Hercules Chained

by Thom Van Vleck

Who can forget Steve Reeves in "Hercules Unchained"using the chains that imprisoned him to then turn the tables and vanquish his enemy.

Have you been workin’ on the Chain Gang?   Well, earlier in this century that would not have been a compliment when prisoners were put to hard, manual labor all while chained to each other or chained to an iron ball to keep them from running away.  The word “Chain” comes from a latin word that referred to a “snare” or “net”.  In Modern times when we think of chains we might think of Chain mail, Chain of stores, or a Chain reaction.  But what I’m talking about today using metal chains to help you get stronger in your lifting.

A few years back I bought 40 feet of half inch chain.  The half inch is the diameter of the rod used to make the chain, which means they were quite big and they weighed about 2lbs a foot.  I initially bought them to use in our strongman shows.  I would do this squat and offer my personal testimony on how my legs had been broken badly and my faith had let to my recovery.  I found that most folks didn’t relate will to a barbell so I bought the chain and draped it over me, the bar and the weights.  I would also use it as an object lesson on how we can become “chained” by lies and sin and forgiveness can set us free from that burden.

Then they started to become more and more popular for training in general. Often they are hung on the ends of barbells or in some way so that as you lift, you slowly pull more and more chain from the floor.  So if I had a 300lb barbell and 100lbs of chains on a squat bar then at the start of the squat you would have 400lbs on your shoulders.  As you went down and the chaines slowly bunch up on the floor you would drop the weight to 300lbs at the bottom.  I think there are several reason they can be a help to training.

First, the practical reasons:

1. Increased stability.  Nothing like a shifting weight to make you work to stabilize the weight.  This is one advantage chains have over using the rubber bands….you are challenges to keep the weight balanced.  One of the reasons barbells are superior to machines is this factor and chains amp that factor up.

2. Speed training.  It’s not uncommon on some lifts, like the squat, to find yourself backing off at the top.  Having the chains increasing the weight as you go up causes you to keep pushing.  My opinion is that increases the efficiency of the lift for the athlete and makes it more useful for those lifting for other reasons than weightlifting competition.

3.  Weak Points.   Chains might help you work on your weak points or sticking points.  Sure, this is debatable but in my mind you basically take one lift with chains and do two lifts at once.  For example, on the bench press you can do a full movement then work on your lock outs with partials….or just do bench’s with chains and increase the load at the top!

Second, the mental impact:

1.  If you use chains and then switch to a regular barbell, the regular barbell will seem easier to handle and increase your confidence.

2.  We can all get stale or stagnant in our training and adding chains can mix things up and bring some freshness to your training.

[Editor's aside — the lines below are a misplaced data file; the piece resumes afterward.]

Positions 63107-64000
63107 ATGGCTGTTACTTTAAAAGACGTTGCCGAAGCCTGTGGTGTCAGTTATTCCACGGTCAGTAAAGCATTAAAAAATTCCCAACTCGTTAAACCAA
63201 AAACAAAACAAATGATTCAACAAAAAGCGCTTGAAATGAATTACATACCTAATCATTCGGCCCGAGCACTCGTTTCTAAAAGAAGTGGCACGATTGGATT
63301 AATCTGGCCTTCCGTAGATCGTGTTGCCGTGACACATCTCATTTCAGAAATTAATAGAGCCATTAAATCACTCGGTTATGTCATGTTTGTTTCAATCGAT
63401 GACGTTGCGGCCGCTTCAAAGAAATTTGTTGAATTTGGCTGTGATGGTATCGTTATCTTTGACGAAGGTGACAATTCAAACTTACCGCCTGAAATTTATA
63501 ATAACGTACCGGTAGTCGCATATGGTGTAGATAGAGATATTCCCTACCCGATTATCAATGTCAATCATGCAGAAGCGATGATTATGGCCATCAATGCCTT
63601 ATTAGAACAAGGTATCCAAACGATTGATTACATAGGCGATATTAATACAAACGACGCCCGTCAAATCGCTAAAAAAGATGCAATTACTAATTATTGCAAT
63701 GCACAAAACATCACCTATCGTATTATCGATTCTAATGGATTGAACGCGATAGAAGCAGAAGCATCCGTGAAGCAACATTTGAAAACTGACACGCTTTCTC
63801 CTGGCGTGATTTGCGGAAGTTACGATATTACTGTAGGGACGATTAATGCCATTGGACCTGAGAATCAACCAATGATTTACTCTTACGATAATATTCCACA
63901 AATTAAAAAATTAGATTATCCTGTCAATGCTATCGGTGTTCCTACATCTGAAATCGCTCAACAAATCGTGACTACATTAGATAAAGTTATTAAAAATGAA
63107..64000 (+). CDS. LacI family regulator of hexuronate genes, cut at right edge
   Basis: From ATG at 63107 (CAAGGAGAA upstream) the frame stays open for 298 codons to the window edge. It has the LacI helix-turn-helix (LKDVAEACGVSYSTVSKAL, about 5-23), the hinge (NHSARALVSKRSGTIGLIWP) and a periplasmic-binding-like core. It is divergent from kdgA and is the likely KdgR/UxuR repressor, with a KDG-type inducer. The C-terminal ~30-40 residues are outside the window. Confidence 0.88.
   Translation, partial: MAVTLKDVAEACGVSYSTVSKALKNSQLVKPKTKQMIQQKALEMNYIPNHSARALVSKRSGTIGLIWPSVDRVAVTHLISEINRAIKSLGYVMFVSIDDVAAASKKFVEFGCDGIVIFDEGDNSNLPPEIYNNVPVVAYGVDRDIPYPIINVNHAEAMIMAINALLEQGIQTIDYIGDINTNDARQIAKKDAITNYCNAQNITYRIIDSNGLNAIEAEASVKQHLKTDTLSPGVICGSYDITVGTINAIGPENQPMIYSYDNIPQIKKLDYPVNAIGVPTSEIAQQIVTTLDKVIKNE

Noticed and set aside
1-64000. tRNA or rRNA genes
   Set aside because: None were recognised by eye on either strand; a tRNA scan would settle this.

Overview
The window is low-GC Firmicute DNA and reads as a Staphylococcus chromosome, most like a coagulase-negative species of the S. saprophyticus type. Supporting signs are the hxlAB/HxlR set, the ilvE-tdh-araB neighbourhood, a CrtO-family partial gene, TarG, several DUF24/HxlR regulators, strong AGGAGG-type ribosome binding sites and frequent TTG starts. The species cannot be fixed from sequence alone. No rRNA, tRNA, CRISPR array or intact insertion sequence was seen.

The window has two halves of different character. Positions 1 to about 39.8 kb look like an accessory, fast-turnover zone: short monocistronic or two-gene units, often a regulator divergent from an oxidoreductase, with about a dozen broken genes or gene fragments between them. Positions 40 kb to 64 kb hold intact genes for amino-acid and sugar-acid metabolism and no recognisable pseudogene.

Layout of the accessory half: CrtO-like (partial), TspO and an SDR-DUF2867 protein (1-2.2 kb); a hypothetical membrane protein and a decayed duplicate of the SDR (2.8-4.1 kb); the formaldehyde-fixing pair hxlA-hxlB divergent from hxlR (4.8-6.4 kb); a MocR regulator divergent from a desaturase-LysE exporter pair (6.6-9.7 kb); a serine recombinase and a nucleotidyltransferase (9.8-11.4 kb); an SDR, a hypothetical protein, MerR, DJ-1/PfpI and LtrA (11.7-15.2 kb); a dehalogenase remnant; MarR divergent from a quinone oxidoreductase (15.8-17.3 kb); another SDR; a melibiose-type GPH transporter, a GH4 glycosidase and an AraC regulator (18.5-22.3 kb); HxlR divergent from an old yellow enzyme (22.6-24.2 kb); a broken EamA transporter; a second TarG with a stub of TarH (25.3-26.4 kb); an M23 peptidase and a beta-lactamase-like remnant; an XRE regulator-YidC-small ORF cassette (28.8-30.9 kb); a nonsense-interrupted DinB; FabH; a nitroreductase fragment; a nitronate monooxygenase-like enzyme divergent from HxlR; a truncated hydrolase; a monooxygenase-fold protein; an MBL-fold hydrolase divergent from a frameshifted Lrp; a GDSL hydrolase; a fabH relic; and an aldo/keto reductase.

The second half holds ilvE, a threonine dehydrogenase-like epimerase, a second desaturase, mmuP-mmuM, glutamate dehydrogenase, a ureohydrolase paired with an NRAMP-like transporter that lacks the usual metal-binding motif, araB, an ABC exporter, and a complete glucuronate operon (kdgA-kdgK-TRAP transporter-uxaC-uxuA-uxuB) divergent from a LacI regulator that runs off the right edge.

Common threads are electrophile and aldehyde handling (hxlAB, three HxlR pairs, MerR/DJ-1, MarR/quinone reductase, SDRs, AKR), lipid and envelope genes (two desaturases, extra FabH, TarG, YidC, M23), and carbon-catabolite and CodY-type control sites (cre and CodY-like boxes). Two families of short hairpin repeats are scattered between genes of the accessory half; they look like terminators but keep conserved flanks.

3.  Finally….let’s face it…chains hanging around your gym look cool and I’ll admit….a couple of times I’ve grabbed a hold of a couple of 8 ft sections of my largest chain and done my best “Steve Reeves” impression!  When I bring people who don’t train regularly to see my gym guess what one of the first things they focus on….the BIG CHAINS.

I’m not making any promises that you will add big pounds to your lifts using chains.  I’m just offering up some ideas to add to your arsenal of training methods.  I wouldn’t…and don’t….use them year around.  I mix them in here and there.   Chains are symbolic in so many ways and they can get your most important training tool inspired and working hard again….YOUR BRAIN.  Get some chains and become Hercules…but CHAINED!

The Reeves Deadlift

by Al Myers

Steve Reeves demonstrating the lift named after him. Notice the wide-flange plates turned outwards, to help with the grip. Steve used York Deep Dish 45# plates as his gripping plates.

The USAWA Discussion Forum always stimulates new topics for me to include in the Daily News. Recently, the Reeves Deadlift has been among one of the hottest discussed threads, resulting in several forum members issuing challenges to one another. For those that are not familiar with this unusual All-Round Lift, it is named after the late great bodybuilder Steve Reeves. Steve Reeves is a former Mr. World, Mr. America, and Mr. Universe Champion. During the 50’s and 60’s he starred in several movies, and became a movie star with his movie rolls playing Hercules. Steve Reeves used this exercise as an upper back exercise, and maybe it helped him in developing his stunning lat spread. It has been reported that he was capable of 400# in this lift! I have found the limiting factor in this lift is the ability to hold the grip on the plates – so it is also a great grip exercise. It helps if you have long arms. The Reeves Deadlift is also known as the Rim Lift, and goes by that name in the IAWA(UK). The rules for the Reeves Deadlift are pretty straight forward:

USAWA Rule for the Reeves Deadlift:

“The rules of the Deadlift apply with these exceptions. The lift starts by the lifter gripping one plate on each side of the bar. The flanges of the plates may be turned outwards to provide a better gripping surface. A regulation bar of legal length must be used. There are no width specifications of the flanges of the lifting plates. Weight is added to the bar with smaller diameter plates so the lifter always has just one plate per side to grip.”

Coming tomorrow – the list of the USAWA Record Class Holders in the Reeves Deadlift.